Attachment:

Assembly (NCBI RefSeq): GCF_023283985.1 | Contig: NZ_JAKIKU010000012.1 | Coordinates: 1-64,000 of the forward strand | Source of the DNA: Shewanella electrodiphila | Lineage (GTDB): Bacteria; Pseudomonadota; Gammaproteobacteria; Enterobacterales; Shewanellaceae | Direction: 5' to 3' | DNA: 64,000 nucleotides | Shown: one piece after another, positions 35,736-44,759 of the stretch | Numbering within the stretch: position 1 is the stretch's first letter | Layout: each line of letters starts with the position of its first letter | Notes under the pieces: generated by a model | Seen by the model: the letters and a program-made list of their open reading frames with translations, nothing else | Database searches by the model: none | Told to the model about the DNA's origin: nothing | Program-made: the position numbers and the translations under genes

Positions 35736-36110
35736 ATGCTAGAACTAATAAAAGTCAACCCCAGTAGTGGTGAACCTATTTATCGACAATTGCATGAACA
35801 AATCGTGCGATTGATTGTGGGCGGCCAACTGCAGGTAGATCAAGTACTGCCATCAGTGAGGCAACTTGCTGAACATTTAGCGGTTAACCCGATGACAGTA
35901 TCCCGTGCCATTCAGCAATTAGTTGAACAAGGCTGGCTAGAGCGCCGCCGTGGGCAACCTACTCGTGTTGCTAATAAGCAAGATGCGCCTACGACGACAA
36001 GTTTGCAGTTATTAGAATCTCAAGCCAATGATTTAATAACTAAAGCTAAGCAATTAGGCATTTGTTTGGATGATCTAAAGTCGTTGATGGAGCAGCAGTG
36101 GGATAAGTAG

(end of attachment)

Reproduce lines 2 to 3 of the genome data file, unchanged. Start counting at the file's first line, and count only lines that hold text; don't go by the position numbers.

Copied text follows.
Positions 35736-36110
35736 ATGCTAGAACTAATAAAAGTCAACCCCAGTAGTGGTGAACCTATTTATCGACAATTGCATGAACA